US study reveals people who purchased firearms all the way through pandemic much more likely to be suicidal – more way of life

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People who purchase a firearm all the way through the pandemic are much more likely to be suicidal than other firearm owners, according to a study by Rutgers University researchers.

The study, published in the American Publication of Preventive Medicine, found that approximately 70 per cent of those who bought a firearm all the way through the Covid-19 pandemic reported having suicidal thoughts right through their lives, in comparison to 37 per cent of the remainder of the community of gun owners.

“People who were motivated to purchase firearms all the way through Covid-19 might have been driven by anxiety that leaves them vulnerable to suicidal ideation,” said Michael Anestis, executive director of the New Jersey Gun Violence Research Centre and an associate professor at the Rutgers School of Public Health.

“While this doesn’t warranty an increase in suicide rates, it represents an unusually large surge in risk made more troubling by the truth that firearms purchased all the way through Covid-19 may remain in homes beyond the pandemic.”

According to Anestis, more than 2.5 million Americans became first-time gun owners all the way through the first four months of 2020, with an estimated two million firearms purchased alone in March 2020 when the initial surge of the coronavirus pandemic began.

“Firearm owners are normally no much more likely than non-firearm owners to experience suicidal thoughts. It is imaginable that a higher-risk group is driving the current firearm purchasing surge, introducing long-term suicide risk into the homes of individuals who another way won’t have acquired firearms all the way through a time of extended social isolation, economic uncertainty and general upheaval,” Anestis said.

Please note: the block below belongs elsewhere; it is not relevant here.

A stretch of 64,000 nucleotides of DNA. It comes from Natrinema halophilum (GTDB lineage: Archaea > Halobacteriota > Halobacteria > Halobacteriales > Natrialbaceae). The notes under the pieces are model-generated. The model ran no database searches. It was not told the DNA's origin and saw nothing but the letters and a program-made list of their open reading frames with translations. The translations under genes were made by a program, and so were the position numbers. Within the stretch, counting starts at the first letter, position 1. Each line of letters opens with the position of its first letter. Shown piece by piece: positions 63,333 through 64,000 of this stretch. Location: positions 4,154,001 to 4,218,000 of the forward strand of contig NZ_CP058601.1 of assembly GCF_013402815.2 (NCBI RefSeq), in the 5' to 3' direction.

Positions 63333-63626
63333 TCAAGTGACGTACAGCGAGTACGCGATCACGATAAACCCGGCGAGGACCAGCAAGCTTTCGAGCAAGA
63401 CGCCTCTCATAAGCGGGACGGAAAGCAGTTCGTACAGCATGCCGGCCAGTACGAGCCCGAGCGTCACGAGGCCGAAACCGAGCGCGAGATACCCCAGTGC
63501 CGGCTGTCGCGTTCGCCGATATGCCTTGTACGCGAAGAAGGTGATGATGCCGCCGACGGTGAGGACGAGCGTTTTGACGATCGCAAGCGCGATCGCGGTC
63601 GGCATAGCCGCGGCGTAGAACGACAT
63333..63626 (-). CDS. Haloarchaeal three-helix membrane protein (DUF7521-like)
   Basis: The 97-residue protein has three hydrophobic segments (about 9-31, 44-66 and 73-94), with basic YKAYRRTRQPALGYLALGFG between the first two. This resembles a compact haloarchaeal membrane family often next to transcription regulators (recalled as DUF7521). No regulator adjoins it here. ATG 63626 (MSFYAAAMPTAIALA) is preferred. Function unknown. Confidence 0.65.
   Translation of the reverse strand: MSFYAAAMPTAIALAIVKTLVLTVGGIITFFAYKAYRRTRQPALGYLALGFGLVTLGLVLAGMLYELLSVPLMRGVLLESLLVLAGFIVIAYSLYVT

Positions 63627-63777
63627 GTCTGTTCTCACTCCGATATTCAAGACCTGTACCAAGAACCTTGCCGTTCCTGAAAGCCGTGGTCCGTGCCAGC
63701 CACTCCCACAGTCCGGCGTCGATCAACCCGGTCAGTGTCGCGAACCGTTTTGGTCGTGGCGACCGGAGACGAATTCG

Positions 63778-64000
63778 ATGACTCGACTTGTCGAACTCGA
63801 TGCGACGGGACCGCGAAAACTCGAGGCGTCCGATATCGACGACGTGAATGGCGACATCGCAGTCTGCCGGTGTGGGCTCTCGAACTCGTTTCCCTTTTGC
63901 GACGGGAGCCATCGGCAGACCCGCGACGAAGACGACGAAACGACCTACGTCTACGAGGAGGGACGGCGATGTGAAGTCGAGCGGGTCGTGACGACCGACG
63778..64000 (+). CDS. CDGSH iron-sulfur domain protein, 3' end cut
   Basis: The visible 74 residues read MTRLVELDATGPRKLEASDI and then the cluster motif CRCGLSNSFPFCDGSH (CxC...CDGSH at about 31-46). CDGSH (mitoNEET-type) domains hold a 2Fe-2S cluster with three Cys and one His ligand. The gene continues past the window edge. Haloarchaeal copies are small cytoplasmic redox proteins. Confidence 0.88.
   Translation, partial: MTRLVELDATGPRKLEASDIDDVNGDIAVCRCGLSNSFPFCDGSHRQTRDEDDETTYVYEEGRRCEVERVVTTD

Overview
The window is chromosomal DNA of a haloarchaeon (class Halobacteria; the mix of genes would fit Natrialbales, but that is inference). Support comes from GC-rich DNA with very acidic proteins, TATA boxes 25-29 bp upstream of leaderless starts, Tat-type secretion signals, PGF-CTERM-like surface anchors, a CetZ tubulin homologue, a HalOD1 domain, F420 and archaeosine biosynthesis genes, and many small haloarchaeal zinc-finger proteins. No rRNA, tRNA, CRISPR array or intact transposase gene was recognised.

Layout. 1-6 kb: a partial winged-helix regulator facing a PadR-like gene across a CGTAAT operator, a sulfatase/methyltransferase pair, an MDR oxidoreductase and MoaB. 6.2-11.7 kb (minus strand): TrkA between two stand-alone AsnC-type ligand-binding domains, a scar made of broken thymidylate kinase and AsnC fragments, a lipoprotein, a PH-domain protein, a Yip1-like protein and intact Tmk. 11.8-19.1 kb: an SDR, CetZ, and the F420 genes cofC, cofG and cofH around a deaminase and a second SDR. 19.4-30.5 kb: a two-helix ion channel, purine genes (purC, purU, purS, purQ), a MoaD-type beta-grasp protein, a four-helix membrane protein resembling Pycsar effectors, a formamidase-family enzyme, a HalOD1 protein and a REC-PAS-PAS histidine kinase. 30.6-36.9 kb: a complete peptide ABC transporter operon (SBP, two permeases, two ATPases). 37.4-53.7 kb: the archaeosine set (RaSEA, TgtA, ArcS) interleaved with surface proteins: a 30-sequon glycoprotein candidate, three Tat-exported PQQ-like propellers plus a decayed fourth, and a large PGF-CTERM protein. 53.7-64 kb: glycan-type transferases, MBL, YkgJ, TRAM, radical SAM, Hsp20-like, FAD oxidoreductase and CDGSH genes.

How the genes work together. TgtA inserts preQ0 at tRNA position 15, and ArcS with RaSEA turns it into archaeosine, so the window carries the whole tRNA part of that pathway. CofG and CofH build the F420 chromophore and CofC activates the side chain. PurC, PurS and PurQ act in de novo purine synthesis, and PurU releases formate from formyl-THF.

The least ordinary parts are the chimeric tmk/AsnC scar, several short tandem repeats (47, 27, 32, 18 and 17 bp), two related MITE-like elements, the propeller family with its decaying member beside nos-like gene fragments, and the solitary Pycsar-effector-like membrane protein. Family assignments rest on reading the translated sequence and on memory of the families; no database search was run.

In the Rutgers study, researchers surveyed 3,500 Americans, about one-third of whom were firearm owners, and asked approximately their reasons for purchasing a gun all the way through the pandemic, their methods of gun storage and if they had ever experienced thoughts of suicide. The study looked at three groups: people who were existing firearm owners who did not purchase a firearm all the way through the pandemic, people who purchased a firearm all the way through the pandemic and non-firearm owners.

The study found that, of those who bought a firearm all the way through the pandemic, 70 per cent had experienced suicidal thoughts right through their lives, 56 per cent had experienced suicidal thoughts all the way through the preceding year and 25 per cent had experienced suicidal thoughts all the way through the preceding month. By contrast, individuals who did not buy guns all the way through the pandemic were only 56 per cent, 24 per cent and 12 per cent respectively likely to have had suicidal thoughts all the way through those time periods.

People who purchased a firearm all the way through the pandemic also were found to be much more likely to have storage habits that made the firearms less protected, such as switching between unloading their firearms and loading them before storage; the use of locking devices and then removing them, or switching between storing a firearm inside and outside the home.

“The increase in firearm purchases is concerning for the reason that suicide is three times much more likely in homes with firearms, and there’s a hundred-fold increase in an individual’s suicide risk immediately following the purchase of a handgun,” said Anestis. “And unsafe firearm storage increases that risk.”

(This story has been published from a wire agency feed without modifications to the text.)

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